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story.lead_photo.caption In this Monday, March 4, 2013 file photo, Cardinal Robert Sarah, of Guinea, walks in St. Peter's Square after attending a cardinals' meeting, at the Vatican. Retired Pope Benedict XVI wrote the book, "From the Depths of Our Hearts: Priesthood, Celibacy and the Crisis of the Catholic Church," along with his fellow conservative, Guinean Cardinal Robert Sarah, who heads the Vatican's liturgy office and has been a quiet critic of Francis. (AP Photo/Andrew Medichini, File)

VATICAN CITY -- Emeritus Pope Benedict XVI distanced himself Tuesday from a book on priestly celibacy and asked to be removed as its co-author after the project gave the impression the retired pope was trying to interfere with the reigning one.

Benedict's longtime secretary, Archbishop Georg Gaenswein, said in a statement there had been a "misunderstanding" with the co-author and that Benedict never intended to have his name on the book From the Depths of Our Hearts.

However, the book's English publisher, Ignatius Press, refused to back down, saying that it would publish the book as scheduled as a co-written text, essentially defying the stated will of the aging former pontiff.

Advance excerpts of the book, which was to be published in France today and in the United States next month, had set Catholic social media abuzz, fueling conservative-progressive battle lines that deepened after Benedict's 2013 retirement paved the way for Francis' papacy.

The book includes a chapter apiece by Benedict and Cardinal Robert Sarah, as well as an introduction and a conclusion said to be written jointly by the two. In the essay he wrote, Benedict reaffirmed the "necessity" of celibacy for the Catholic priesthood.

While that position is not new, From the Depths of Our Hearts has Benedict chiming in on a fraught issue while Francis weighs whether to allow married men to be ordained priests in the Amazon to cope with a priest shortage there.

Benedict knew Sarah was planning a book about the priesthood and celibacy and contributed an essay, but "he never approved a co-authored book and never saw or authorized the cover" giving him lead author status, Gaenswein said.

"I can confirm that this morning, on the indication of the emeritus pope, I asked Cardinal Robert Sarah to contact the publishers of the book, asking them to take the name Benedict XVI off as co-author and to take his signature from the introduction and conclusion," Gaenswein said in a statement on Vatican News.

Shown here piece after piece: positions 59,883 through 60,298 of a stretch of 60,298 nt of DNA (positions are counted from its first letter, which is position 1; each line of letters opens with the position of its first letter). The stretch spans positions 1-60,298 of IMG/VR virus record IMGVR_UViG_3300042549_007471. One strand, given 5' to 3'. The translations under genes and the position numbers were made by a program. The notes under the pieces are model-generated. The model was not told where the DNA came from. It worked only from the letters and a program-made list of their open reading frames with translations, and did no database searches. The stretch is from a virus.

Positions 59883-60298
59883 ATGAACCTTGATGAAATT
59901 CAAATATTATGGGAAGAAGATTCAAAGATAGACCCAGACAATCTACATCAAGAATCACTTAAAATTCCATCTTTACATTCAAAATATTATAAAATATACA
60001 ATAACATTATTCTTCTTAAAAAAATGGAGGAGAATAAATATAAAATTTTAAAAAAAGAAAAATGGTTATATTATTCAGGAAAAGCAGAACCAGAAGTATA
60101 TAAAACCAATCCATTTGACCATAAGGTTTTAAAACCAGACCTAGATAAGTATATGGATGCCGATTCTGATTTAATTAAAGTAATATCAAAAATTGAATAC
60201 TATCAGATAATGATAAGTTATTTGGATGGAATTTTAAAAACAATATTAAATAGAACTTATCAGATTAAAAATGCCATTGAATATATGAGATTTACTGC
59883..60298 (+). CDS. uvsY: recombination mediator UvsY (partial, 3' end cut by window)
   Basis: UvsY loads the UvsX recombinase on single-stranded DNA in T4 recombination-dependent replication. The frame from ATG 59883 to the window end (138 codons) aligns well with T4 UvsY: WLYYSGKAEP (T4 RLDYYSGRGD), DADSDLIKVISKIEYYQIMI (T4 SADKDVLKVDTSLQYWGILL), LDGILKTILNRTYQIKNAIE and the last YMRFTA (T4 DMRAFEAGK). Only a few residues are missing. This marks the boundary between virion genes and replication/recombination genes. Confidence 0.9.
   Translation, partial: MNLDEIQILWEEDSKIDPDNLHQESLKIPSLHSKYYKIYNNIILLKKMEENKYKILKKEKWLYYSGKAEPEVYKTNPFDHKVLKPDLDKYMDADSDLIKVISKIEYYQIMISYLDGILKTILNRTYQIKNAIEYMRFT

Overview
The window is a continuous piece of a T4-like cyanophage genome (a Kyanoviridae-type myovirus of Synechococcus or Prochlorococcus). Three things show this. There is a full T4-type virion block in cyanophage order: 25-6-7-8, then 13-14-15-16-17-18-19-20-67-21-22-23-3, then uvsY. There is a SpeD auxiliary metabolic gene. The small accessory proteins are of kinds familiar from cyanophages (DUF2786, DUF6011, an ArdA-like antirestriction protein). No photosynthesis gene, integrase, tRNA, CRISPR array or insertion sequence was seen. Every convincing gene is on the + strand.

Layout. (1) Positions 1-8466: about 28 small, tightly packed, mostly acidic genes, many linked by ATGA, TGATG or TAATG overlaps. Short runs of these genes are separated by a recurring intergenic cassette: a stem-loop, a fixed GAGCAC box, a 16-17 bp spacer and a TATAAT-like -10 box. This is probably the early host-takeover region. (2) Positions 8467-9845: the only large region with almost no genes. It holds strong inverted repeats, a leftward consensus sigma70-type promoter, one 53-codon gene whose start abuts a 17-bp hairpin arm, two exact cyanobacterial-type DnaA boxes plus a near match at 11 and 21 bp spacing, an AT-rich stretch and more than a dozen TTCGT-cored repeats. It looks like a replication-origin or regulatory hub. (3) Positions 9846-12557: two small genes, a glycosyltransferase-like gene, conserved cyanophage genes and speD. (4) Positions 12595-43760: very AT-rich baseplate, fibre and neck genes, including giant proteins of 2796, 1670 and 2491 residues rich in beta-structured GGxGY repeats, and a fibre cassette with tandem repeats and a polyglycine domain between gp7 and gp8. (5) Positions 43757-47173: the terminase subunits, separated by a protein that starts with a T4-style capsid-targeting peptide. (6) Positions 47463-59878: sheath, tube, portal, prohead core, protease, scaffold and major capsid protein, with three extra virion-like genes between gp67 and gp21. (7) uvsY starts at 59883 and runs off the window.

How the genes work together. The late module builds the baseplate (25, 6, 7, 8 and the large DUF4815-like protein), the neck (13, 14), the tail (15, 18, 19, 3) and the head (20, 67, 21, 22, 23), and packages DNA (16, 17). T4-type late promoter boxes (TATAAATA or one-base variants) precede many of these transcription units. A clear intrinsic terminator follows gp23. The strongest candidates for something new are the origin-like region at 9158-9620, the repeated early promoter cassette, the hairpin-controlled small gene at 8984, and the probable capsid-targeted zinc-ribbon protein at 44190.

"It was a misunderstanding, without putting into doubt the good faith of Cardinal Sarah," Gaenswein added.

Benedict's association with the book was surprising since he had vowed to live "hidden from the world" when he stepped down as pope, specifically to avoid any suggestion that he still wielded papal authority.

The controversy made clear once again that the unprecedented reality of a retired and reigning pope living side by side in the Vatican gardens still has some wrinkles that need to be worked out.

Some commentators have called for new rules for future retired popes -- first among them not allowing them to be called "emeritus pope" or wear the papal white cassock as Benedict has done -- to remove all real and symbolic associations with the papacy.

The Associated Press obtained galleys of the English text after the French daily Le Figaro published excerpts Sunday.

Earlier Tuesday, as the scandal grew, Sarah reproduced letters from Benedict making clear the 92-year-old ex-pope had written the text and approved of publishing it as a book. He spoke out after news reports quoted "sources close to Benedict" as alleging that Sarah had manipulated the pope into publishing the book.

"These defamations are of exceptional gravity," Sarah, who heads the Vatican's liturgy office, tweeted at one point.

While insisting on the transparency of his interactions with Benedict, Sarah agreed to make the editorial changes for future publications.

"Considering the polemics provoked by the publication of the book 'From the Depths of Our Hearts,' it has been decided that the author of the book in future publications will be: Cardinal Sarah, with the contribution of Benedict XVI," he tweeted. "However, the complete text will remain absolutely unchanged."

But Ignatius Press is refusing to make any changes in authorship. In a statement, the U.S. publisher said it had worked from the text provided by French publisher Fayard, which listed two authors contributing a chapter each and a jointly written introduction and conclusion.

After the first reports, Francis' supporters quickly alleged Benedict had been manipulated by members of his right-wing entourage into writing something that amounted to an attack on Francis. Some claimed it was evidence of elder abuse, given Benedict's age and increasing frailty.

A Section on 01/15/2020

Print Headline: Retired pope asks to have name taken off book on celibacy

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